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I've just come back from my holidays feeling fresh and raring to go, and as I've got a busy spell coming up I thought I would get Newsletter No.3 out to you before I get involved in other things.


I have always been interested in story telling as a management tool and I use the technique in many ways to help people get to grips with complexity theory. Stories operate at many levels and I am finding them more and more fascinating, so much so that I am shortly going to create a new section on the "other resources" page on my web site dedicated to stories. Here is one from Anthony De Mello's book "Awareness" which I mentioned in the last newsletter -

The Eagle

A man found an eagle's egg and put it in a nest of a barnyard hen. The eaglet hatched with the brood of chicks and grew up with them.

All his life the eagle did what the barnyard chicks did, thinking he was a barnyard chicken. He scratched the earth for worms and insects. He clucked and cackled. And he would thrash his wings and fly a few feet into the air.

Years passed and the eagle grew very old. One day he saw a magnificent bird above him in the cloudless sky. It glided in graceful majesty among the powerful wind currents, with scarcely a beat of its strong golden wings.

The old eagle looked up in awe. "Who's that" he asked.

"That's the eagle, the king of the birds," said his neighbour. "He belongs to the sky. We belong to the earth - we're chickens." So the eagle lived and died a chicken, for that's what he thought he was.

You can view some stories on the story page of Dave Gurteen's website

Also "The Man Who Planted Trees" by Jean Giono is a lovely story. Arthur Battrum has a fascinating story about this story, but that is for another time or you can ask him yourself .

LSE's ICoSS Project

The project is now getting under way and Norwich Union have joined BT, Shell And Rolls Royce as the key business partners.

The Boss's Role

When I am talking about complexity theory and saying we should do away with plans, rules, job descriptions, managers etc. I am often asked "So what does the boss do then?" My reply is along the lines of the following based on my own experiences -

The Role of the Chief Executive

1) Scanning the Environment - both external and internal, looking for regularities and patterns and analysing their likely impact on the organisation.

2) Feedback - feeding back the findings from above and helping to make connections within the organisation, as well as between the organisation and other bodies and also helping other organisation to connect with each other.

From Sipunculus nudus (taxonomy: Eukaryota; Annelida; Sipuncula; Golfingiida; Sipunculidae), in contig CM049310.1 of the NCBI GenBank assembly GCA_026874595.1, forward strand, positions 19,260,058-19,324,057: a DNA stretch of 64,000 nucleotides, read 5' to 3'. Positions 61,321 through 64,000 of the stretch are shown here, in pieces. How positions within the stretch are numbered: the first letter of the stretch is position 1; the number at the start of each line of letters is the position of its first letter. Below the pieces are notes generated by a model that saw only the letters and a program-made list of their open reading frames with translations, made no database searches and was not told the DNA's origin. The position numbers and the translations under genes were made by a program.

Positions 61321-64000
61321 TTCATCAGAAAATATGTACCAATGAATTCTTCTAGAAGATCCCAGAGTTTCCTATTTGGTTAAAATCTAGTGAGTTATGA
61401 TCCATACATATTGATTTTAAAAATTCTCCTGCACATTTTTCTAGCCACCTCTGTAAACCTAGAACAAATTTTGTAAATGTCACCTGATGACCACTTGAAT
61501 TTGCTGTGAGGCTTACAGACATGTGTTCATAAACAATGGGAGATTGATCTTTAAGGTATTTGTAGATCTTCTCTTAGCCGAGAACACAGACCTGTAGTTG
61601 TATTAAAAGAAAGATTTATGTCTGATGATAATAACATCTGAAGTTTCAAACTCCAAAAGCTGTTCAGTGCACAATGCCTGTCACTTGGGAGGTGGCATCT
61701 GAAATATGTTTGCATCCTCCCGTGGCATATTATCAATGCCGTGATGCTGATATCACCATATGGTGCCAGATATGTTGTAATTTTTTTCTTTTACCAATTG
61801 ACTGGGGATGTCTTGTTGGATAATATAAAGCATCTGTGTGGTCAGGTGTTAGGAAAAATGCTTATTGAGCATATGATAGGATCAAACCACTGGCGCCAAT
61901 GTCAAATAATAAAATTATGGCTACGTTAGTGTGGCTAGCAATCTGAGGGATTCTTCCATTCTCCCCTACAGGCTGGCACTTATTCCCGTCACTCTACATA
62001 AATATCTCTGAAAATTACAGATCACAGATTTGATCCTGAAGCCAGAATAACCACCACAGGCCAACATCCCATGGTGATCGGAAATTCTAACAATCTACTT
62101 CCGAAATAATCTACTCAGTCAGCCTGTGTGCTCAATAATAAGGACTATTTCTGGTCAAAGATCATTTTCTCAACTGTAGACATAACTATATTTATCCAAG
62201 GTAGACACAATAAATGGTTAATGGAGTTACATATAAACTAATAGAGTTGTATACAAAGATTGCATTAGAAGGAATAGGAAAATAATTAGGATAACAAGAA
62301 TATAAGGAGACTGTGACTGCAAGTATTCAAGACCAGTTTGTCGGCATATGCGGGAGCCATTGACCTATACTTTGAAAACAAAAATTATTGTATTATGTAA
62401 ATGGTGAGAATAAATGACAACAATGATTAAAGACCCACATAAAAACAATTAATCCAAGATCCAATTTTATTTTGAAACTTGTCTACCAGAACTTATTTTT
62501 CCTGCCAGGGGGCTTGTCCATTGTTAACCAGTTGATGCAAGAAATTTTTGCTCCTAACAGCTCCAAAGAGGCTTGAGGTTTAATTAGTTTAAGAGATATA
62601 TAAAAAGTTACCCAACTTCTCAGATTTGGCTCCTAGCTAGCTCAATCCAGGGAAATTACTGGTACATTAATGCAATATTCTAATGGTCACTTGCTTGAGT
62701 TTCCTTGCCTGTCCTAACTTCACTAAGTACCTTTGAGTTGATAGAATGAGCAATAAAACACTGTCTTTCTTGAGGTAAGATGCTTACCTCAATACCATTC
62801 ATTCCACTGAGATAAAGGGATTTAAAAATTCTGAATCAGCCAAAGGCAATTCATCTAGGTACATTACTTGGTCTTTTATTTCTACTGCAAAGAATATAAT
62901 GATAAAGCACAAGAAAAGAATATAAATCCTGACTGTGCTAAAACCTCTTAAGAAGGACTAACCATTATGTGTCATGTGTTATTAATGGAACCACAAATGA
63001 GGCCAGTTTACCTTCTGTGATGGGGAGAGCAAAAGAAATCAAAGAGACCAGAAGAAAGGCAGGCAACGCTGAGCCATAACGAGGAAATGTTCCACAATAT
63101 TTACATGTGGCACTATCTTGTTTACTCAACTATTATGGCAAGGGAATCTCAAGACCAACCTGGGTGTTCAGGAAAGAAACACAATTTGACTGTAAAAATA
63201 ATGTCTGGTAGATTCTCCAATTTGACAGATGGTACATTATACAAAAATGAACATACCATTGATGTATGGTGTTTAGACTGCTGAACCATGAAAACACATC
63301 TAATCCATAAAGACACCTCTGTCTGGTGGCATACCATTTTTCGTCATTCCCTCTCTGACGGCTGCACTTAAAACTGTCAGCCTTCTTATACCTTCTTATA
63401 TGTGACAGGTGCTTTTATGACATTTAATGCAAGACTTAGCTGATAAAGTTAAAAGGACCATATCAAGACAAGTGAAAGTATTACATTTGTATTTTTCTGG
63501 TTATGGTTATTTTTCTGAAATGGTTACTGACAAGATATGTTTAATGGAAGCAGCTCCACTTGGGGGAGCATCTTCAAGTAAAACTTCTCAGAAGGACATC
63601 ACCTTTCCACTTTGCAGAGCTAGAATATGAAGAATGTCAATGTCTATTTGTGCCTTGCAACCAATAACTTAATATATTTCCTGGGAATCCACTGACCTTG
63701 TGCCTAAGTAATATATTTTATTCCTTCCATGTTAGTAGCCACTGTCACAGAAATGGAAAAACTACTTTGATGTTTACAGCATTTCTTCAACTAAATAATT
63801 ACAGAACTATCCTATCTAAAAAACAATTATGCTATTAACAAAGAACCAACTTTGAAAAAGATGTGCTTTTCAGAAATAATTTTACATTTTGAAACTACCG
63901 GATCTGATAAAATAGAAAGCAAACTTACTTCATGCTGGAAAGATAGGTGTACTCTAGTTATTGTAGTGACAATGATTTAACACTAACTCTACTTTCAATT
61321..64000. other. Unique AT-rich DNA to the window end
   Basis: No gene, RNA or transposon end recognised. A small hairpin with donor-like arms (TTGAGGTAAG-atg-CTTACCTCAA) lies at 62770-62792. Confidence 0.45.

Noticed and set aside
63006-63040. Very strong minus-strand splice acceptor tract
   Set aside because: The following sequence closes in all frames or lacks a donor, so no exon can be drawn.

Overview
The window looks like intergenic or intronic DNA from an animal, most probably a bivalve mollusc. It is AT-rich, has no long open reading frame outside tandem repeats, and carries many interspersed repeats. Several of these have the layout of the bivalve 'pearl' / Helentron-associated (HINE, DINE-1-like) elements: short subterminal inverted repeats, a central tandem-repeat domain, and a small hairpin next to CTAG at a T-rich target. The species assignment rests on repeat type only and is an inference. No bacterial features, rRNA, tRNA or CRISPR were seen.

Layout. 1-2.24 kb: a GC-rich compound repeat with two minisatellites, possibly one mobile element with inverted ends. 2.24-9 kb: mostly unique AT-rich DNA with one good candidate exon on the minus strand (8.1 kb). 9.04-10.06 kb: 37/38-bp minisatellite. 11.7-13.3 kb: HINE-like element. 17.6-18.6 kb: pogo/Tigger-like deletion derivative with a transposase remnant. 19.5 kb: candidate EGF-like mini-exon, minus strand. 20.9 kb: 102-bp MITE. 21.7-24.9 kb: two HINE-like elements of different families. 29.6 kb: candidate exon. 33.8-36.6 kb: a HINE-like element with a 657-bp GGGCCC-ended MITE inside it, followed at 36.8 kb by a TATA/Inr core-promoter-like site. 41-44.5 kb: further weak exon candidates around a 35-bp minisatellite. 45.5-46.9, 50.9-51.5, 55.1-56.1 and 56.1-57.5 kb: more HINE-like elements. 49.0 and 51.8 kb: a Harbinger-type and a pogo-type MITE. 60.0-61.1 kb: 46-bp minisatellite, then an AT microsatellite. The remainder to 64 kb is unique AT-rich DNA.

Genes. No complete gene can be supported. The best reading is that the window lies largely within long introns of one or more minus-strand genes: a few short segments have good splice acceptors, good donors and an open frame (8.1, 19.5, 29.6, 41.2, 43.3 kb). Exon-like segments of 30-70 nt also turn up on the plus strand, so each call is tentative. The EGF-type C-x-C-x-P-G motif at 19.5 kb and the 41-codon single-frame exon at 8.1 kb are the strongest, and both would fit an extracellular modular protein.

3) Removing Blockages - looking for the remaining vestiges of command and control which were preventing people's natural potential shining through

4) Giving Oceans of Support - giving people time, space, encouragement etc and by consistently living the philosophy.

5) Stirring things up a bit - if things were getting too comfy and we started to drift backward towards equilibrium then I would give us a nudge forward to nearer the edge of chaos.


Whilst surfing the web the other day I came across a fascinating interview with Karl Weick who has some really interesting views about complexity and organisations.

Although nothing to do with complexity (except that everything is) if you want to see some spectacular pictures which make you wonder then visit the Hubble Telescope site


And finally I thought it would be a good idea in the spirit of networking to include a regular section on some of the people I meet in my travels

Tony Nicholls specialises in helping individuals understand and develop in this rapidly changing environment. Much of complexity theory looks at things from an organisational point of view but Tony comes at it from the people perspective.

One of the books reviewed on my website is "Who Moved My Cheese". This was recommended to me by David Ault - - who runs a business helping people develop financial pipelines. That is establishing activities that provide a long term return well after the event. For example after talking to him I seriously started working on my book as it will provide me with an income long after it is written, and I have begun exploring some other activities which capitalise on the beginnings of pipelines that I had unwittingly started to create in the past.

I had some stimulating meetings in London yesterday including meeting up with David Norman at lunchtime. David acted as my coach and mentor when I was the Chief Executive at the TEC and helped me hone my skills and also how to use myself as my key resource. He can be contacted at

Welcome to the club - Verity Kemp who has an increasing interest in complexity as a means of delivering her own consultancy practice and also as a means of revewing health and healthcare delivery. She has a particular interest in health, housing and regeneration.

That's all for this time,

Best wishes,